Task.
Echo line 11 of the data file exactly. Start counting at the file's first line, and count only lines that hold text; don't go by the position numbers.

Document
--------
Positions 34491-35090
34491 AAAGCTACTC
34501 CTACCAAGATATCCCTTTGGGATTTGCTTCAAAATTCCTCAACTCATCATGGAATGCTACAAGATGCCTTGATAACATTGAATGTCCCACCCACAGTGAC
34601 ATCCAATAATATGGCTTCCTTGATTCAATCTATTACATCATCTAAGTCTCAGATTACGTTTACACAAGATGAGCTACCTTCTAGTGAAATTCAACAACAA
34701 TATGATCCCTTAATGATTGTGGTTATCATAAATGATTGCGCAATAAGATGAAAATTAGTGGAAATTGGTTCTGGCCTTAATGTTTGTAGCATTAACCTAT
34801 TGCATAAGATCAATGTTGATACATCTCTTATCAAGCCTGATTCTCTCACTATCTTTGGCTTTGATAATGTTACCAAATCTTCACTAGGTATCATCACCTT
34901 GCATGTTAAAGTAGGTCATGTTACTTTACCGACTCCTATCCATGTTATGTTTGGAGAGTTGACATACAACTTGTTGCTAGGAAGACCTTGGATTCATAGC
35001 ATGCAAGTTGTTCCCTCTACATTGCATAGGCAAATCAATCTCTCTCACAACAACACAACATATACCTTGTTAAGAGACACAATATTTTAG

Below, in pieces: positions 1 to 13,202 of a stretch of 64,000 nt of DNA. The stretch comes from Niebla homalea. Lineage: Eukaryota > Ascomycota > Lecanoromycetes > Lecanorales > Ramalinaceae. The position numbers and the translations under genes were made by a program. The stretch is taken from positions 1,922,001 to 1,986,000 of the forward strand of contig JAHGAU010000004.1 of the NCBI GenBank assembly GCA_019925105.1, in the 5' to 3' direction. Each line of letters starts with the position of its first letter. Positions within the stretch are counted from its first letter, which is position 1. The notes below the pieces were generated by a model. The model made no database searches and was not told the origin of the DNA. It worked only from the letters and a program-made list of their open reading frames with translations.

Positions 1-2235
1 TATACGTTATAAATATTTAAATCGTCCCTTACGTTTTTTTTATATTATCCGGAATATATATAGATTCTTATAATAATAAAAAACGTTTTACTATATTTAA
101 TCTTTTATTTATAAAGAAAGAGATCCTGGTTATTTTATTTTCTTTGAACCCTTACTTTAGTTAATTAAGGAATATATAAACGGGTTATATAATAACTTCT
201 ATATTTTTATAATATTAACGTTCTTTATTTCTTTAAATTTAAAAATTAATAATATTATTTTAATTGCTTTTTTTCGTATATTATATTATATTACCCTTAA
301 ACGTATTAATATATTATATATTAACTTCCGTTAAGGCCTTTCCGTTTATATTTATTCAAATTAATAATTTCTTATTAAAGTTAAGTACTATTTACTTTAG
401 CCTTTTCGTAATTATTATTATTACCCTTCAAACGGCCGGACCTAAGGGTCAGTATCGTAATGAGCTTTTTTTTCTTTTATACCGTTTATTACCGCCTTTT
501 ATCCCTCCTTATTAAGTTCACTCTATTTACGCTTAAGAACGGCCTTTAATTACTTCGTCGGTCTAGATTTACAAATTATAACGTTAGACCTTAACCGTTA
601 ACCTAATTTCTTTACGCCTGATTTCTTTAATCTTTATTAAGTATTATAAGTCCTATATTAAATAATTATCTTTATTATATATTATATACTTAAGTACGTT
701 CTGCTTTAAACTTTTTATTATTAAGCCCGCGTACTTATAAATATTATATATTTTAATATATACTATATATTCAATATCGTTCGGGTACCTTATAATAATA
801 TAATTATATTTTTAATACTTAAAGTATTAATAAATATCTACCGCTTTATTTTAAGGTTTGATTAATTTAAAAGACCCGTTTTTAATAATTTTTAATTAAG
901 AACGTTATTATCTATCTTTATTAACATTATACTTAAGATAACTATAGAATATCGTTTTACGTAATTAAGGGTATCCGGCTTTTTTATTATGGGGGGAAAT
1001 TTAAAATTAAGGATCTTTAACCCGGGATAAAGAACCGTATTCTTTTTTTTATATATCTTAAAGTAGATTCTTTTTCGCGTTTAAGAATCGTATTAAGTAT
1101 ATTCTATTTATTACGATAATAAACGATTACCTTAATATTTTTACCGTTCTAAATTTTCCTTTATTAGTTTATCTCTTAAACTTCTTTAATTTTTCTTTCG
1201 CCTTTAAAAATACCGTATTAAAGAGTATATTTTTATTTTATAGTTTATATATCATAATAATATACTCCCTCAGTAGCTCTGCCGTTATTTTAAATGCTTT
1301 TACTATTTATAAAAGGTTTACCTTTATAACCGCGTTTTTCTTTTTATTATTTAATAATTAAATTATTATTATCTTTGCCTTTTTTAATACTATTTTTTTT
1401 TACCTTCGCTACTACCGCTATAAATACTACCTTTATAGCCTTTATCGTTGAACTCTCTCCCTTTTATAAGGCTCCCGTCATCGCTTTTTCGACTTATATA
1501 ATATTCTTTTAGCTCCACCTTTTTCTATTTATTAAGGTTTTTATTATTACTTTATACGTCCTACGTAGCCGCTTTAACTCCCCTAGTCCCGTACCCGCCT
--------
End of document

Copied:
1 TATACGTTATAAATATTTAAATCGTCCCTTACGTTTTTTTTATATTATCCGGAATATATATAGATTCTTATAATAATAAAAAACGTTTTACTATATTTAA